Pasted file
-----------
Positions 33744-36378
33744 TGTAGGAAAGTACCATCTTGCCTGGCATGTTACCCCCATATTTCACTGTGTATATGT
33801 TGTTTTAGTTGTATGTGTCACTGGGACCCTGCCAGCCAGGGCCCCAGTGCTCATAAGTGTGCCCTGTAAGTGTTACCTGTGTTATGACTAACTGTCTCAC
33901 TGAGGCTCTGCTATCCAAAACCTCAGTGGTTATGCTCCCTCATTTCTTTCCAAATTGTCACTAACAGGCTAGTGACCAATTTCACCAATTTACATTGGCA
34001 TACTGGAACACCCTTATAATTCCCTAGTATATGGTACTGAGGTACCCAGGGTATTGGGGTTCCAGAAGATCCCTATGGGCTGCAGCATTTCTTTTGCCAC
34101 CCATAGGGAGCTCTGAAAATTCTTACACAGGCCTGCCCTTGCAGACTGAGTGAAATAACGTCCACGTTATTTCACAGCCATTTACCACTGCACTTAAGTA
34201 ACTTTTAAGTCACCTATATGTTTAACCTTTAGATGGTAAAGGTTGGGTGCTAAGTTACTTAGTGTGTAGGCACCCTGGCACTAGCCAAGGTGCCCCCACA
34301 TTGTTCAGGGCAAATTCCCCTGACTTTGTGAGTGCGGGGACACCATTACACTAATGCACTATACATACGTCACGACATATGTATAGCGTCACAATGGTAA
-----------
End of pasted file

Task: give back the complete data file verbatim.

Positions 33744-36378
33744 TGTAGGAAAGTACCATCTTGCCTGGCATGTTACCCCCATATTTCACTGTGTATATGT
33801 TGTTTTAGTTGTATGTGTCACTGGGACCCTGCCAGCCAGGGCCCCAGTGCTCATAAGTGTGCCCTGTAAGTGTTACCTGTGTTATGACTAACTGTCTCAC
33901 TGAGGCTCTGCTATCCAAAACCTCAGTGGTTATGCTCCCTCATTTCTTTCCAAATTGTCACTAACAGGCTAGTGACCAATTTCACCAATTTACATTGGCA
34001 TACTGGAACACCCTTATAATTCCCTAGTATATGGTACTGAGGTACCCAGGGTATTGGGGTTCCAGAAGATCCCTATGGGCTGCAGCATTTCTTTTGCCAC
34101 CCATAGGGAGCTCTGAAAATTCTTACACAGGCCTGCCCTTGCAGACTGAGTGAAATAACGTCCACGTTATTTCACAGCCATTTACCACTGCACTTAAGTA
34201 ACTTTTAAGTCACCTATATGTTTAACCTTTAGATGGTAAAGGTTGGGTGCTAAGTTACTTAGTGTGTAGGCACCCTGGCACTAGCCAAGGTGCCCCCACA
34301 TTGTTCAGGGCAAATTCCCCTGACTTTGTGAGTGCGGGGACACCATTACACTAATGCACTATACATACGTCACGACATATGTATAGCGTCACAATGGTAA